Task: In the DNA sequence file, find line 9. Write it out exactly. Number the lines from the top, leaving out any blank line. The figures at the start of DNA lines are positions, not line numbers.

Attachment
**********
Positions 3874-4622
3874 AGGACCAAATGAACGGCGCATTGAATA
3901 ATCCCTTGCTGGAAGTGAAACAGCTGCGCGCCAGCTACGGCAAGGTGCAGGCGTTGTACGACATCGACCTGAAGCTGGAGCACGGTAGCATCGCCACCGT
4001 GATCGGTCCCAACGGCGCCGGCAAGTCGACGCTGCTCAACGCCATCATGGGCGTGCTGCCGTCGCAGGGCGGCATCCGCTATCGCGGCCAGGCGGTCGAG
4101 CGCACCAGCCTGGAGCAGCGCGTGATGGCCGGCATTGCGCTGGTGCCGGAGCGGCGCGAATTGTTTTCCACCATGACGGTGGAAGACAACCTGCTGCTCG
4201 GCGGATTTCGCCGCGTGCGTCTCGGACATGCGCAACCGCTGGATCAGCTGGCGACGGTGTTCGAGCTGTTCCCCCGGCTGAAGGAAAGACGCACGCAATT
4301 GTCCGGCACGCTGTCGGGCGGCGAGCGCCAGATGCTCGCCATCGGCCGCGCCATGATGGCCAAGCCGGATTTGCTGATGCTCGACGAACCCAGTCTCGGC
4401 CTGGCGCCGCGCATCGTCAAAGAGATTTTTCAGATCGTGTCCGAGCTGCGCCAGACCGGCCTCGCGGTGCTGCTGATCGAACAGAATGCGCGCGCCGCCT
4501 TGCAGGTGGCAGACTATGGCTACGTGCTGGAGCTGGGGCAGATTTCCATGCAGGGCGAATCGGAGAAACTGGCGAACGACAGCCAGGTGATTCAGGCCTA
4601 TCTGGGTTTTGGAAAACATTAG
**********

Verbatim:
4501 TGCAGGTGGCAGACTATGGCTACGTGCTGGAGCTGGGGCAGATTTCCATGCAGGGCGAATCGGAGAAACTGGCGAACGACAGCCAGGTGATTCAGGCCTA